So this is it, I’m sorry it has to end like this. We used to spend hours together- early in the morning when no one else was awake and late at night watching episodes of Dawson’s Creek on Netflix. There were times that I was in so much pain without you- you were the only one who could take the hurt away.
But it’s over.
All those mornings, bleary eyed and chilled to the bone, and the late nights huddled in the dark together. They are no more.
She doesn’t want the bottle anymore- it’s nothing but the sippy cup. Those hundreds of frozen ounces will take months to drink.
I’m sorry breast pump, but we’re through.
Hey mommas. I know you know where I am in my head space. My brain is telling me I am doing all that I can, most of the time more, for Addie- but I feel such guilt. You know… the brain. It’s the thing that holds our brilliance, until that magical moment that our first born latches onto our breast (for me it was the left) and our brain slowly leaks out over the following months. It was once the only lumpy, crevassed part of me… now my thighs have joined the ranks, and even my brain is having trouble keeping up with the ridges and hills that have formed on this body that once was. My brain still harbors some intelligence. It reminds me daily about the milk I still pump everyday that is often remanded to the freezer for future use. We used to nurse at night, or once during the day, but teething and the shield have prevented that for months. Pumping was all I had left.
How will I provide for her now?
Surely the hours I spend researching insurance, making phone calls that are never returned, spending nap time hunched on all fours cleaning the floorboards into their grooves, limiting the use of salt on everything, doing squats while folding laundry, writing late into the night with just my wine and the light of the screen in front to keep me company, responding to the emails that flood into my inbox with questions, hate and curiosity- most of which I answer with love, compassion and understanding- in the name of representing my daughter with dignity and grace, and all the miles we drive to hear music, swim, meet new people, read a story or just not be alone- that’s just not enough.
I need to keep giving her milk. Milk she isn’t always interested in. I need that bond.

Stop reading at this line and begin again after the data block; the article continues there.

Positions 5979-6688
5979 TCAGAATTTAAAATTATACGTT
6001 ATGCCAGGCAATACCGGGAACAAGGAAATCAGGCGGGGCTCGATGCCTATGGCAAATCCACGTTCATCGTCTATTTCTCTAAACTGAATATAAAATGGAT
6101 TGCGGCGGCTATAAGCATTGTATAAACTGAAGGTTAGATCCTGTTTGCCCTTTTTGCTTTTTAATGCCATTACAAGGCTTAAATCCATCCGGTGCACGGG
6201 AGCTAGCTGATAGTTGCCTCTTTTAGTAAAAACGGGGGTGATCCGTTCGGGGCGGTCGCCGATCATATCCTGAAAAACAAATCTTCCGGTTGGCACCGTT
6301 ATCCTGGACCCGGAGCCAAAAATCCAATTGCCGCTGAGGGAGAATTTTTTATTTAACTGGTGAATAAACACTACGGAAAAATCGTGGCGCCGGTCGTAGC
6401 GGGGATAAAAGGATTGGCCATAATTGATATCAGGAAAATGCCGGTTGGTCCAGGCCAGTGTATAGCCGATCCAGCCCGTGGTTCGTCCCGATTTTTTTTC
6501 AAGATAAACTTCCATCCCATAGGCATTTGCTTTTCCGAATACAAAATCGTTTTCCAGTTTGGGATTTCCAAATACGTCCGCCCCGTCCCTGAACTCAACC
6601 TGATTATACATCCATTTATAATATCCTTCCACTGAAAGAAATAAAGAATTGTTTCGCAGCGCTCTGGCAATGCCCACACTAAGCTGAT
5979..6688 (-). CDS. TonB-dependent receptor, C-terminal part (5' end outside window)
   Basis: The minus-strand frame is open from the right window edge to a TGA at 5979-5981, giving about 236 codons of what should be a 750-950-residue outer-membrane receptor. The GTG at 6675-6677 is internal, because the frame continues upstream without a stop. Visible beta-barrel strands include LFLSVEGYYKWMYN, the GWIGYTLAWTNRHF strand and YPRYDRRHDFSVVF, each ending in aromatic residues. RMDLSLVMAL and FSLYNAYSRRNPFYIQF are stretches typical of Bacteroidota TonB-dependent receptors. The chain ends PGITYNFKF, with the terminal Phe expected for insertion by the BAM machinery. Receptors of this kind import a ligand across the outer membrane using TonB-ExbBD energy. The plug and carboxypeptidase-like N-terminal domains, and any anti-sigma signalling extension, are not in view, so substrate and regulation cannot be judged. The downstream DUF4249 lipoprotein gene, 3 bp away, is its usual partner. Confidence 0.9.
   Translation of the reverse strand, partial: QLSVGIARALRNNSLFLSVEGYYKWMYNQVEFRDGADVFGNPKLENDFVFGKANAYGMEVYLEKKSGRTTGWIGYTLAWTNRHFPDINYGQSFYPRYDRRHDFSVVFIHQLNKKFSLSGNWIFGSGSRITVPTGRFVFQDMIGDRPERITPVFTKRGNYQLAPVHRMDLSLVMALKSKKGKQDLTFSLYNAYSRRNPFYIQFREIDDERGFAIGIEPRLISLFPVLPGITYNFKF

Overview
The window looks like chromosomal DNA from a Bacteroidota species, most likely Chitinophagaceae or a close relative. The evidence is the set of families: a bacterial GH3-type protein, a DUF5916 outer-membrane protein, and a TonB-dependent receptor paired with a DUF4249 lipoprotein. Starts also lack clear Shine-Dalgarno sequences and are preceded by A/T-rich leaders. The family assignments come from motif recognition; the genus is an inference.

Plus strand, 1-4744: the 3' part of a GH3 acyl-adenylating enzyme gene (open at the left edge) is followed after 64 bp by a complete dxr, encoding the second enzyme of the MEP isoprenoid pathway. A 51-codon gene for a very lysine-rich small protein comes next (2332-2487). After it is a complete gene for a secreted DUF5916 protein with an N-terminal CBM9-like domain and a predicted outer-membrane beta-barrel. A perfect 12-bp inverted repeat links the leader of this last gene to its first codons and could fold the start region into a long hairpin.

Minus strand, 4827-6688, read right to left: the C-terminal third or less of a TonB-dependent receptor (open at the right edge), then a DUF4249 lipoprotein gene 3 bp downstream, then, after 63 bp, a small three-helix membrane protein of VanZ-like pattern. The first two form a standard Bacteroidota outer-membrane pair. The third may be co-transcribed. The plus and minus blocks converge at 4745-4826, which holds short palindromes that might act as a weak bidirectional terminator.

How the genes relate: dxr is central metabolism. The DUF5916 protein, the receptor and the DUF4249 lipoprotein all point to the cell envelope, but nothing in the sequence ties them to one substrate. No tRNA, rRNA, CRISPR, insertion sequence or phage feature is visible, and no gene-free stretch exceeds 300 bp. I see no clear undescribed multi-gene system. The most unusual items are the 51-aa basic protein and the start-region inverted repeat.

But who is the bond with?
Addie and I spend our days together. All of them. When people ask if we want another baby the answer is of course, but you only have one once. I will only be the mother of one once, and we have a connection I didn’t know existed int this world. While I miss the infant days, I love seeing all that she will do reflected in the glint of her blue eyes. I miss breastfeeding, but I felt that the pump still gave that nutrition. The bond we get in other ways- ways that Dave can’t provide- are still special to us. Playing in the bath together, long runs in the park, afternoon nap time in the breeze of the open windows.
So who have I been bonding with these past few months? A machine. And she is so hard to leave.
Sometimes, I hear her speak to me. The sound of the bladder inside forcing air out and sucking milk back- it speaks to me. Can you believe that? It used to say this is it, this is it. Or even in-out, in-out… Now, all it says is No more, No more, No more… Sometimes I can’t even hear the noise- the telltale pump sound- it just doesn’t resonate inside me anymore. After 13 months, it has become like the traffic of our busy street: life.
So what do you do when a part of life is ending?
I am passing through all the stages. I am angry that I am giving up, sad that it’s over, I wish there was more time, I am relieved to have the time back, I wish we’d never met, I hope we meet again. Maybe I just can’t believe Addie is 13 months and that is making this that much more difficult.
My brain, or what’s left of it, tells me that I’m doing all I should. Between the cups of water Addie consumes everyday and her love of goat’s milk, almond milk, organic whole milk and cheese, she is getting the calcium and hydration she needs… it’s me that needs to mo0(ve) on. The half hour I spend hooked up to my machine is better spent living life beside Addie and not watching her live it from behind my a/c powered pack. My mornings will be spent hooked to my baby and not a “hands-free set”, and my nights will be mine again.
I keep telling myself I’m doing all that I can, while part of me fights back, claiming that I won’t be providing for Addie anymore.
I’m sorry, Addie. Brain, you win.